I was recently out at a crowded bar with a group of friends. There was everything you would expect in a bar that goes against hearing anyone. Tight spaces, loud music, and even louder voices. Of course, I’m used to being in this type of environment. I had both units in my ears, my hearing aid and Cochlear sound processor. I decided to try something that I haven’t done at the bar: I turned off the hearing aid to see what the Cochlear implant could do. It wasn’t as overwhelming as I thought it would be. I could actually hear my friend/roommate Dan talk to me without having to lean in! I would still hear all the sounds going on, but the processor helped me distinguish Dan’s voice from everything else. This also applied to talking to the rest of my friends there. It was a huge changeover for me to hear other people in this kind of surrounding. This was one of the most significant distinction I picked up since having my Cochlear turned on. The mic is also working very well for me, the hard part is getting people to hold it at a different positions than how people held my old mic but we all will get there.
Another time where I could tell a difference is when my friend noticed that she was talking to me with a softer level. She mentioned that she would always speak up when talking to me but realized that she didn’t have to anymore. My audiologist, Maegan, even noticed that I’m speaking differently with better speech. So, not only am I telling the difference, but my friends and family are! Though my Cochlear is not exactly there yet, so far I’ve experienced enough positive changes to be happy with my decision.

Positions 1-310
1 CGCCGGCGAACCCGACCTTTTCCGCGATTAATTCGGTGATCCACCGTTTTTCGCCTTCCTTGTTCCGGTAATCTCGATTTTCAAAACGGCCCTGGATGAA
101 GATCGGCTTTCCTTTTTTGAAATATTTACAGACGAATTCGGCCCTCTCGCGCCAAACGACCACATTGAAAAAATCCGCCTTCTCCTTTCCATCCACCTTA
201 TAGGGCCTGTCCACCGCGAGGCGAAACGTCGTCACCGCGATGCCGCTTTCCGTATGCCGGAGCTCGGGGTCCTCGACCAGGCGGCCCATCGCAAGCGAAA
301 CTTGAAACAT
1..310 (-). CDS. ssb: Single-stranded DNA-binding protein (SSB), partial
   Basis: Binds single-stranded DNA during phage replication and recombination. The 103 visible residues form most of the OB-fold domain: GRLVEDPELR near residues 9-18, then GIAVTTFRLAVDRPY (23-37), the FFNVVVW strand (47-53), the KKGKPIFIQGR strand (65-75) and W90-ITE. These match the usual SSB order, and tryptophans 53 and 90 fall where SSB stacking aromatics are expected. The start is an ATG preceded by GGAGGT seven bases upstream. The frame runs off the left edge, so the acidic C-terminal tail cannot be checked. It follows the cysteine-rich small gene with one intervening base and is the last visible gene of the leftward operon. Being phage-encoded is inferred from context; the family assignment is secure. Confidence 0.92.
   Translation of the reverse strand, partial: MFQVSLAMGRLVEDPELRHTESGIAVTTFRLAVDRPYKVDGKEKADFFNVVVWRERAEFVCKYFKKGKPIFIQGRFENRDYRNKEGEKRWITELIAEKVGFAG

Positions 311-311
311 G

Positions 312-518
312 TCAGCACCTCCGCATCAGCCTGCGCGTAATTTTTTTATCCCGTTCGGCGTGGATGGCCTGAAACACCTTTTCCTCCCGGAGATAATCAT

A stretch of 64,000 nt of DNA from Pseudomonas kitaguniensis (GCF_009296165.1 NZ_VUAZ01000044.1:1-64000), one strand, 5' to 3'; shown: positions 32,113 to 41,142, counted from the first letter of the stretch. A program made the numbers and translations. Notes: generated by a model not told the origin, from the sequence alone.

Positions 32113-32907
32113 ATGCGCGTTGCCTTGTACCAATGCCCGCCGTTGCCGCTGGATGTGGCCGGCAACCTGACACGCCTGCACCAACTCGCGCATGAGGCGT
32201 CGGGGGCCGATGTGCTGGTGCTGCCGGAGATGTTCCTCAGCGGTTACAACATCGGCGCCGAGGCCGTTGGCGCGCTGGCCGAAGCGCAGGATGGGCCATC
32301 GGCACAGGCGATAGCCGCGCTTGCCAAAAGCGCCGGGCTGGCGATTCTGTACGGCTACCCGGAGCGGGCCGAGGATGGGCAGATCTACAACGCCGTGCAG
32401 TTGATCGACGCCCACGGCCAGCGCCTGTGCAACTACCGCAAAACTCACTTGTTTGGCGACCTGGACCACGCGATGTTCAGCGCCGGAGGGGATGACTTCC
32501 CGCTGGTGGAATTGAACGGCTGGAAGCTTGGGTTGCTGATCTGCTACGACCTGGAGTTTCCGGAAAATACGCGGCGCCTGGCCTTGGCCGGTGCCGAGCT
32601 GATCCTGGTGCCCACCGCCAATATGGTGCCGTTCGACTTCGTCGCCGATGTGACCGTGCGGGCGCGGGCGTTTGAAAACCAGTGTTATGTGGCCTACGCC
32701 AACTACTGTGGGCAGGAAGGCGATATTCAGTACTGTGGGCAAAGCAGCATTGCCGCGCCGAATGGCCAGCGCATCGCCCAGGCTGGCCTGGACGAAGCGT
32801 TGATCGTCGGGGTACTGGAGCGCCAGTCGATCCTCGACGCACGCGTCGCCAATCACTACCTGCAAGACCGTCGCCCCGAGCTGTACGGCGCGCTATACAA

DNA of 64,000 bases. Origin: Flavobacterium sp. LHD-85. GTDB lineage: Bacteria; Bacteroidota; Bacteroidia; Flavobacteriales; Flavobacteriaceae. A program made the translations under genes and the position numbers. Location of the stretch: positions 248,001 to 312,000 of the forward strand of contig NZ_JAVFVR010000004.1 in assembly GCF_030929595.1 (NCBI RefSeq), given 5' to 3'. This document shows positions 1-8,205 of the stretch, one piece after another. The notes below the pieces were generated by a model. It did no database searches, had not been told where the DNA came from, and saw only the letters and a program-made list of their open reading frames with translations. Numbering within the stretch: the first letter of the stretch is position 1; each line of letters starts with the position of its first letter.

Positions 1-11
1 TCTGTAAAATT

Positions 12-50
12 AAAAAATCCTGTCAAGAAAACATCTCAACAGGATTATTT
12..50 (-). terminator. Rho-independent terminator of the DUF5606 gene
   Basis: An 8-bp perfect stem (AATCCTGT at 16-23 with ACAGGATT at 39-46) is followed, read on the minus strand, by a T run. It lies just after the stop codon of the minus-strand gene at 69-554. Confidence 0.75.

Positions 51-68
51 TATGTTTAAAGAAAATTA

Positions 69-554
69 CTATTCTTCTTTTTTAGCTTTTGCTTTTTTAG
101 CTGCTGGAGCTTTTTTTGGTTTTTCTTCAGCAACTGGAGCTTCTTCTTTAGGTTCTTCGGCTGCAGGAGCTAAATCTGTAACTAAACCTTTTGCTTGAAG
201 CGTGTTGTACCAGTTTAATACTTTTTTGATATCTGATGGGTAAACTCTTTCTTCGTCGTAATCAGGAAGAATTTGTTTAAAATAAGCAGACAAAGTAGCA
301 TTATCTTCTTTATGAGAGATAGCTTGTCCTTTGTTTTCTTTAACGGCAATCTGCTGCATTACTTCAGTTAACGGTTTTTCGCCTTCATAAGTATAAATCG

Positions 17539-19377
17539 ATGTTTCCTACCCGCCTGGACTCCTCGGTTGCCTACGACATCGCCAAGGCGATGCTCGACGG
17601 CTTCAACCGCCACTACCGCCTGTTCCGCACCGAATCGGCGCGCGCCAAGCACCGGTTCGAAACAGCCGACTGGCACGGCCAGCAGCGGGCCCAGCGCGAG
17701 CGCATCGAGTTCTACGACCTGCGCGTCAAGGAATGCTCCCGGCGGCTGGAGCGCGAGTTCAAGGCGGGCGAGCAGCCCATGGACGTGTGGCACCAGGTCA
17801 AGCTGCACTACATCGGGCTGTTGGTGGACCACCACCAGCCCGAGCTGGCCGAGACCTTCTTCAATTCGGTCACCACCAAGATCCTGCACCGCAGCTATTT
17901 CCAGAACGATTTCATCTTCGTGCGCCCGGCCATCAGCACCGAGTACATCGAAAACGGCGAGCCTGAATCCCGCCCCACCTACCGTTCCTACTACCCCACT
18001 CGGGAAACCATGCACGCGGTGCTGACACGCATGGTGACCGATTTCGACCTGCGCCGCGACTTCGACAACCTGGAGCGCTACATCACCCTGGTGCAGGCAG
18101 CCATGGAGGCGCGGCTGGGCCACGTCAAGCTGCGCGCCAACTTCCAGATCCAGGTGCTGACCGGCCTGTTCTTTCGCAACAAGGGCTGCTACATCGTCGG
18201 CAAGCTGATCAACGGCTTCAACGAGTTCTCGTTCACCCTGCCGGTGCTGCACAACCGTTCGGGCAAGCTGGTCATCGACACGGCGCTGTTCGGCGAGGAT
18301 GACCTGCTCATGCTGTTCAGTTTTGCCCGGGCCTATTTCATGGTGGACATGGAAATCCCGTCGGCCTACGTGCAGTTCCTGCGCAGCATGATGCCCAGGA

There have been moments where I would still get overwhelmed with certain sounds. For example, living in a city, I would occasionally hear sirens. When I had hearing aids in both ears, the sirens never bothered me. Now, whenever they drive close by, they would actually hurt my ear and I’d get irritated. Then I realize that’s the point, right? Doesn’t everyone’s ears hurt when they hear the sirens? So glad I can finally be in solidarity with all the functional ears out there. Though to tell you the truth, I would just take off my Cochlear if the fire trucks gets too close (😉).
As for music, there are certain songs that wouldn’t process well in my ear, but my brain is still adjusting. I haven’t been able to plug in music to my Cochlear like regular headphones just yet. The sound is still distance and not all of the features in a typical song is going through. Hopefully when I get more turned up next week at the audiologist, the music will be closer to my level of comfort. Maegan recommended that I may have to do some sound therapy on the Cochlear website. Stay tuned.